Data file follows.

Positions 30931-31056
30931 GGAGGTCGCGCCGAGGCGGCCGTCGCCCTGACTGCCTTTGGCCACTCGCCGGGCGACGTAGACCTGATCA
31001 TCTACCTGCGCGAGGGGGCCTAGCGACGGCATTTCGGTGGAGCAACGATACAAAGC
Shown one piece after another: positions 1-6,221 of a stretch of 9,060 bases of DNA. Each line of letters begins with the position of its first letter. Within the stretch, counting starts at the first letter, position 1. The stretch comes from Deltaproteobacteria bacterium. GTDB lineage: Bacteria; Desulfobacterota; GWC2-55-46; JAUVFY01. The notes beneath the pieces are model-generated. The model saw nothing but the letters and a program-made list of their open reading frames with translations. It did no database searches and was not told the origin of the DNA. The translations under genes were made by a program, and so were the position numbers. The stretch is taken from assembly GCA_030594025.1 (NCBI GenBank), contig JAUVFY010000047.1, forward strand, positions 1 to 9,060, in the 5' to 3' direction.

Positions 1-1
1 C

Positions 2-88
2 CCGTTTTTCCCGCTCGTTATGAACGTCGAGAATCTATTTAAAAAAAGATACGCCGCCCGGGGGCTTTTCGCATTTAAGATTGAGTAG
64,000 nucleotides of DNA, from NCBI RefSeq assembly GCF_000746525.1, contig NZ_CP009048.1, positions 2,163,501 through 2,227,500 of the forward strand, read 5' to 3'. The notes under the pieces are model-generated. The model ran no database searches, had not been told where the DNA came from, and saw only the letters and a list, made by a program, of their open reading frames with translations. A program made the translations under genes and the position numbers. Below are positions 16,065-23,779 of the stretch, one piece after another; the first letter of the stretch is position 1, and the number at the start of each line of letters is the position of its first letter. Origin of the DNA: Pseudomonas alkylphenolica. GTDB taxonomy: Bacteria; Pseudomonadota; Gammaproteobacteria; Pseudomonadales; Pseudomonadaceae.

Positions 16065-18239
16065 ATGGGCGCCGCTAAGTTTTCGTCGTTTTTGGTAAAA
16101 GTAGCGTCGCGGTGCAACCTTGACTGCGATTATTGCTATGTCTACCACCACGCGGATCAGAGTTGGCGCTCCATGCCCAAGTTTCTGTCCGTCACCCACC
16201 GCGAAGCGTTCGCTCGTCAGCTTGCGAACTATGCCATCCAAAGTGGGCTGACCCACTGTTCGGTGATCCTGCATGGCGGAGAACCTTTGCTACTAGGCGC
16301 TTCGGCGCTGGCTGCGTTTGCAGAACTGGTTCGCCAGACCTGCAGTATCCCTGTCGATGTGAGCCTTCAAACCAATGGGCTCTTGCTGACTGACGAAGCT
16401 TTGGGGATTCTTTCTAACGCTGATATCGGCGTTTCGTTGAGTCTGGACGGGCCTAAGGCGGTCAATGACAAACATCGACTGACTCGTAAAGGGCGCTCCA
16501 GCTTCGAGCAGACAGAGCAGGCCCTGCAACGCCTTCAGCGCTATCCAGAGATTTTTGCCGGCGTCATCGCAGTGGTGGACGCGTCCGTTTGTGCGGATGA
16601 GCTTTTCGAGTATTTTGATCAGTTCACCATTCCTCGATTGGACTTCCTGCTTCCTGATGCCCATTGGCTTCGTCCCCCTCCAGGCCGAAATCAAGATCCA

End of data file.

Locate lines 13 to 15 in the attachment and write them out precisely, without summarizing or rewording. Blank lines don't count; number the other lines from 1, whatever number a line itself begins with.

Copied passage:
16201 GCGAAGCGTTCGCTCGTCAGCTTGCGAACTATGCCATCCAAAGTGGGCTGACCCACTGTTCGGTGATCCTGCATGGCGGAGAACCTTTGCTACTAGGCGC
16301 TTCGGCGCTGGCTGCGTTTGCAGAACTGGTTCGCCAGACCTGCAGTATCCCTGTCGATGTGAGCCTTCAAACCAATGGGCTCTTGCTGACTGACGAAGCT
16401 TTGGGGATTCTTTCTAACGCTGATATCGGCGTTTCGTTGAGTCTGGACGGGCCTAAGGCGGTCAATGACAAACATCGACTGACTCGTAAAGGGCGCTCCA